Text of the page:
Fig 2
Fixed retainer, 0.018-in stainless steel (3M Unitek). This fixed retainer was bonded directly to the maxillary first and second premolars and first molars on both sides after 4 weeks of active force application.

After 6 weeks in retention, the first premolars were extracted by the main operator (C.M.A.K.) under local anesthesia (lignospan lidocaine hydrochloride 2.2 ml, 2%, 1:100,000 adrenaline; Septodont, Saint-Maur-des-Fossés, France) only with forceps to minimize root damage caused by luxators. The teeth were stored in 10% neutral buffered formalin (Sigma-Aldrich, Castle Hill, Australia) and scanned with a desktop micro-CT machine (SkyScan 1172; Bruker, Aartselaar, Belgium). This unit produces high-resolution 3-dimensional images from multiple 2-dimensional x-ray shadow transmission images of the specimen at differing angulations. The specimens were scanned from at least the cementoenamel junction to the root apex, with rotation of 180° around the vertical axis and an image resolution of 17.6 μm. A copper-aluminum filter with x-ray source voltage of 100 kV and source current of 100 μA were used. Reconstruction of the SkyScan image data was undertaken with its proprietary software, NRecon (version 1.6.9.18; Bruker). This software produced a slice-by-slice axial reconstruction based on a modified Feldkamp cone-beam algorithm. The output produced was a 16-bit tagged image file format based on standardized settings in NRecon.

Outcomes (primary and secondary)

Root resorption crater detection and quantification were performed as previously described. This involved use of the imaging software program Fiji (version 2.0.0-rc-15/1.49k; available at imagej.net/Fiji ) and a custom macro (Enigma; Australian Centre for Microscopy and Microanalysis, University of Sydney). Detection of craters was done by manual examination of all axial slices of the image stack per specimen. Once detected, a crater was highlighted. The horizontal extent of the crater was recorded via an x-y coordinate system that was standardized for all axial slices. The number of slices of the image stack that the crater spanned indicated the corono-apical extent of the crater.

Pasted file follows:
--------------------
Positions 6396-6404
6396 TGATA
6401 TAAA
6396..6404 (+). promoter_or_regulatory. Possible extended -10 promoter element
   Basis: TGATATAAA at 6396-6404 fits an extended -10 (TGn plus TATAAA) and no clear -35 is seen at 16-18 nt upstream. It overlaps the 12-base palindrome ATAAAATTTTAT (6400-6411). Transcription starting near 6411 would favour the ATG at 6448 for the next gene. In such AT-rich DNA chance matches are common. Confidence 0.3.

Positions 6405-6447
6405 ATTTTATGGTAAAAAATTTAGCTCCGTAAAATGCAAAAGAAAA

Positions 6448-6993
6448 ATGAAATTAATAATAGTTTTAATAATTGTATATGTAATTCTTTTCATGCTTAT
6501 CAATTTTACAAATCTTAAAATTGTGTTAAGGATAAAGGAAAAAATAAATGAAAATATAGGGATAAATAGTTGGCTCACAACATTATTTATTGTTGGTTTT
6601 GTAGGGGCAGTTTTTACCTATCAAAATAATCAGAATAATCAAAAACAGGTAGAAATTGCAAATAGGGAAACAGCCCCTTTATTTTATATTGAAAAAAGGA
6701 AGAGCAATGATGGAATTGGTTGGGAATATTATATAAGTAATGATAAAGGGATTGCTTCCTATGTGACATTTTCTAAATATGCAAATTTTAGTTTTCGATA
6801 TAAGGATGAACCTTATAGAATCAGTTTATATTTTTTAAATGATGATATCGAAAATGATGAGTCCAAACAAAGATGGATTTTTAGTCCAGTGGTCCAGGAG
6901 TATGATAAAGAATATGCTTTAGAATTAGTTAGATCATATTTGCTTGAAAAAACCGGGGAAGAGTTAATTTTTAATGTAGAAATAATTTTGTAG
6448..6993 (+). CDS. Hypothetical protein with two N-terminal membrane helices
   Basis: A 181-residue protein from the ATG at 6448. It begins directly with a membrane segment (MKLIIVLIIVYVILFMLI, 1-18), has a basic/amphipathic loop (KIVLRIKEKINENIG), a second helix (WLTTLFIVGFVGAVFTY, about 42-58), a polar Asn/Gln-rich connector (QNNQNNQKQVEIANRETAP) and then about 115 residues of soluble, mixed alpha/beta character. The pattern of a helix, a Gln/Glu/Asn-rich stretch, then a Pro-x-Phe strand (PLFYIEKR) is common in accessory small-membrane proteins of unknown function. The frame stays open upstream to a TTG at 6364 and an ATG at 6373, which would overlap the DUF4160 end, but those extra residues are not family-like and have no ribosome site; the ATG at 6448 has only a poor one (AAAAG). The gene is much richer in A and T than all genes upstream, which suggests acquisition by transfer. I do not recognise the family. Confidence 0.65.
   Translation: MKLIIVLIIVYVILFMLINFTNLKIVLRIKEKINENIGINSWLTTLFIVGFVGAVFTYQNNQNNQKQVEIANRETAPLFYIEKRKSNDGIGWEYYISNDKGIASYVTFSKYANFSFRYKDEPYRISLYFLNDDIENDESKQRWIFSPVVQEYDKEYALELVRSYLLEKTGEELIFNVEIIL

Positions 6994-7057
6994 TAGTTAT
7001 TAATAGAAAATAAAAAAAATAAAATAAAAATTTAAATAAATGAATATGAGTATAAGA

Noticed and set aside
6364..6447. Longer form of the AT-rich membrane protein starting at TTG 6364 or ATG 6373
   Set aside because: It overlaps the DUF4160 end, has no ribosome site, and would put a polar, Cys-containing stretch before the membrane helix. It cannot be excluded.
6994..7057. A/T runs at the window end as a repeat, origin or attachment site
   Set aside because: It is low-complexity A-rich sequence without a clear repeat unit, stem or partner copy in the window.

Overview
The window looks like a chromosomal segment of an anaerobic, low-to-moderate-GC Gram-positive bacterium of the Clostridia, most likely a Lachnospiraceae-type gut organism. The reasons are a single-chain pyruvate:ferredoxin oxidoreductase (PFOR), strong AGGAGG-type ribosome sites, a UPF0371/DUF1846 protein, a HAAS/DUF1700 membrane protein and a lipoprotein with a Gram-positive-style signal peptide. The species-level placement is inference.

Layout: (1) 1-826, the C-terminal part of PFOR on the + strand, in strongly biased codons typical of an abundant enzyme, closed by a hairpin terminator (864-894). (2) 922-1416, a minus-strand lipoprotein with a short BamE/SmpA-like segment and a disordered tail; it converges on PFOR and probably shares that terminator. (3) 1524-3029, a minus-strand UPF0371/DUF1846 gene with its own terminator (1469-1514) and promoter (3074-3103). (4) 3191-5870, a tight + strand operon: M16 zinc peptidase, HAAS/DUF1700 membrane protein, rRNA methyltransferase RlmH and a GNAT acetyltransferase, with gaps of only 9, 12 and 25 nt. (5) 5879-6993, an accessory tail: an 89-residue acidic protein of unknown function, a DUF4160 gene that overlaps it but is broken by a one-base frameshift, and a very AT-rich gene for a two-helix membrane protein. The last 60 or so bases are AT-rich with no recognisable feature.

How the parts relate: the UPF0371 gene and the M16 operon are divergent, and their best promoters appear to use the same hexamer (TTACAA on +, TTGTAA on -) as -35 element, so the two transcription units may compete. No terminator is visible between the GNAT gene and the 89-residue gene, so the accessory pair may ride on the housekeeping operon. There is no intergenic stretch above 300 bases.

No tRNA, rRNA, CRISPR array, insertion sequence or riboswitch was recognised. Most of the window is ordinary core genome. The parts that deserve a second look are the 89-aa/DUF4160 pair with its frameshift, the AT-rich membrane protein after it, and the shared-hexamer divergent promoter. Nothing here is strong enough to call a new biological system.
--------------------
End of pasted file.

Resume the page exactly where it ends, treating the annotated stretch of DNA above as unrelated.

After this, axial slices within the image stack were segmented into binary format (black and white), differentiating tooth structure from air ( Fig 3 ). With the crater coordinate data in 3 planes, the macro Enigma calculated the volumes of each crater from the segmented axial images using an algorithm based on the convex hull method.

Fig 3
A, Crater detection 3-dimensional data obtained from micro-CT reconstructed into an image stack of several 2-dimensional axial slices. B, Example of an axial slice containing a crater: an x-y coordinate system was used to define a rectangular box around the crater, and the number of images in the stack the crater spanned allowed definition of the crater in the third dimension. C, The image was then thresholded and segmented to delineate tooth mineral and air; in conjunction with the coordinate data, this was input into a custom macro, Enigma, to calculate the crater volume using the convex hull method.

Furthermore, craters were categorized by tooth surface—buccal, palatal, mesial, or distal—and also by their vertical position—cervical, middle, or apical third of the root. This allowed calculation of total crater volumes for each tooth, each surface, each vertical third, and specific surfaces per vertical third such as the buccal-cervical and palato-apical, which receive the highest compressive forces during buccal tipping.

Sample size calculation